Fundamental and pioneering. This is how the selection committee for the prestigious and internationally-recognised Lundbeck Foundation Brain Prize has described the work of 2020 prize-winners Prof. Sir Adrian Bird and Prof. Huda Zoghbi. Having both made outstanding contributions to the field of neuroscience, they will now share the 10 million DKK (around £1.17 million) prize, known as the ‘Nobel’ of neuroscience. The researchers, working from the University of Edinburgh and Baylor College of Medicine in the US respectively, were nominated by their peers for revealing the underlying mechanisms behind the neurodevelopmental disease Rett Syndrome.
Whilst rare, having been estimated to affect just over 1,000 people in the UK, Rett is a severe and debilitating autism spectrum disorder. The vast majority of those affected are female. This is because the responsible gene MECP2 – identified by Professor Zoghbi – is on the X chromosome. Male foetuses receive only one copy of the gene, and if this is faulty the effect tends to terminate the pregnancy. In females a second X chromosome, and so a second copy of MECP2, enables development to continue as normal until one or two years of age. Onset of Rett Syndrome then impedes normal development; a seemingly healthy toddler will begin to develop difficult and persistent neurological symptoms, and will require extensive assistance for the rest of her life. There is a 50% likelihood she will never develop the ability to walk.
As a disease that stems from a single gene mutation, Rett Syndrome demonstrates the profound effect individual genes can have on our entire development. A functioning MECP2 gene is undoubtedly vital for normal neurological development – but why exactly? Although he had no idea initially of the relevance of his work to Rett Syndrome, this is the question answered by Sir Bird, who was knighted in 2014 for services to science.
Considered a pioneer in epigenetics, Sir Bird and his colleagues’ discoveries have shed light on core mechanisms of multiple congenital diseases. Epigeneticists study modifications to our genetic code that change not the DNA itself, but how it is read and interpreted in cells. In 1992, he found that particular proteins in our cells govern these epigenetic modifications, which themselves are encoded in DNA. Damage to a gene encoding one of these vital proteins would have a widespread effect, changing how DNA is interpreted at multiple different locations. A specific type of these proteins, abundant in cells of the nervous system, were revealed by Bird to be encoded by MECP2 which explains the extensive symptoms of Rett.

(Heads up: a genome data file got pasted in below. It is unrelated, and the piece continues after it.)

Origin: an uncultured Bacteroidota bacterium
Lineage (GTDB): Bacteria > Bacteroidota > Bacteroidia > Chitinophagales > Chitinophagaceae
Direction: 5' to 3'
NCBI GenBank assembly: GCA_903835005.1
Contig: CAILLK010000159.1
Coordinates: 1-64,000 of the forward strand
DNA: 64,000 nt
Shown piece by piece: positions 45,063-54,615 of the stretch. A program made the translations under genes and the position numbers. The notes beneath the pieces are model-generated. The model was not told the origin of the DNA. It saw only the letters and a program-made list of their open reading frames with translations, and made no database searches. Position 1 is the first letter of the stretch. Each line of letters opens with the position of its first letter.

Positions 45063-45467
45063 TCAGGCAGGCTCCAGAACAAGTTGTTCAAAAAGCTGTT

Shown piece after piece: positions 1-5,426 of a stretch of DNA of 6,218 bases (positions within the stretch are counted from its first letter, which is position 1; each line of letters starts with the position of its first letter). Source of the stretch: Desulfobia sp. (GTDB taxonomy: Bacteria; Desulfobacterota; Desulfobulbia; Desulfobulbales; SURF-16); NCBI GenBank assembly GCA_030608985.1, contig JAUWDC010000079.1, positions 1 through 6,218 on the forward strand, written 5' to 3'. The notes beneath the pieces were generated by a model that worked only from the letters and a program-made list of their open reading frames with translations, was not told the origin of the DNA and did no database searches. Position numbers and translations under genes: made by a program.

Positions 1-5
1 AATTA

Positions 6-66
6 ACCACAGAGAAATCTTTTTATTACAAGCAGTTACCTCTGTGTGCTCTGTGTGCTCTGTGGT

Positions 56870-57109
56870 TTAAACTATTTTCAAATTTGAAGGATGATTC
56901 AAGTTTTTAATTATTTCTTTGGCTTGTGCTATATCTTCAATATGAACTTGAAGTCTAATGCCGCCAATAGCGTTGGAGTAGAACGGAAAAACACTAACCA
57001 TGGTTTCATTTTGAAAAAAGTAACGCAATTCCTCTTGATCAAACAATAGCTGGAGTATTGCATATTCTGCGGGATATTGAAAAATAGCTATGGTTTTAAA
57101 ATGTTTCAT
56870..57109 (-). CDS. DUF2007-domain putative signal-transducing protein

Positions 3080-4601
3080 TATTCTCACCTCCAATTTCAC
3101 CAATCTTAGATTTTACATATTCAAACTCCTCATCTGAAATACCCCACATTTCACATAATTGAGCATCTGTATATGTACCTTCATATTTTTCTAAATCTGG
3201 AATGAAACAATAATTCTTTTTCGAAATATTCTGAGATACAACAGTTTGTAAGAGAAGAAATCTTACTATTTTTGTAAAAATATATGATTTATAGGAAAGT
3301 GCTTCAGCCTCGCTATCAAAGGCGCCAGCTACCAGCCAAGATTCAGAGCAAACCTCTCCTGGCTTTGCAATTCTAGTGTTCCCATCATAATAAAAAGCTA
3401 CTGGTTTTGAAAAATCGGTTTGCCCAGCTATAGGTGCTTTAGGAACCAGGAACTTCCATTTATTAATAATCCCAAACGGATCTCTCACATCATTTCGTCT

To be able to study the genetics of diseases, researchers rely on animal models. They are able to edit genes to discover causes and find out whether the issue is treatable. Sir Bird was able to create a mouse model of the disease and discovered that by replacing the faulty copy of MECP2 with a healthy copy, the mouse could be cured of Rett-like symptoms. The mouse model demonstrates a direct link between a loss of protein production from MECP2 and the onset of neurodevelopmental problems – a link that could be exploited in future research in treating or even curing Rett Syndrome.
Although effective in the mouse model, gene editing in humans is not regarded by the scientific community as a feasible treatment option. The long term effects of gene editing are poorly understood and it is only intended as a tool in highly protected laboratory settings, where edited organisms cannot leak their DNA to wider populations. This is a generally accepted rule among geneticists, famously flouted by He Jiankui who revealed that he had attempted to engineer the genomes of twin girls in 2018 to delete a gene that allows HIV to enter cells. It is yet to be seen whether this controversy has helped or hindered gene editing research, but nonetheless gene editing is unlikely to be a human treatment any time soon. Instead researchers will undoubtedly seek alternative ways to compensate for the protein deficiency caused by MECP2 damage.
This is the second time in its ten year history that The Brain Prize, which is open to nominees of any nationality, has been awarded to an Edinburgh researcher. In 2016 it was awarded to Professor Richard Morris, along with two others, for an exceptional contribution to understanding the basis of memory and complex brain conditions including autism, schizophrenia, depression and addiction.
The purpose of the award is not only to honour the researchers, but also to inspire new research in brain function and disorders. Having made significant contributions to the world of neuroscience, the joint prize-winners will now engage with the research community through site-visits, speaking at conferences, and other outreach activities. Now internationally recognised for their work, they have brought the world’s attention to the epigenetic and genetic basis of Rett Syndrome and have paved the way for further research into a treatment and perhaps a cure.
Written by Claudia Carter and edited by Ailie McWhinnie.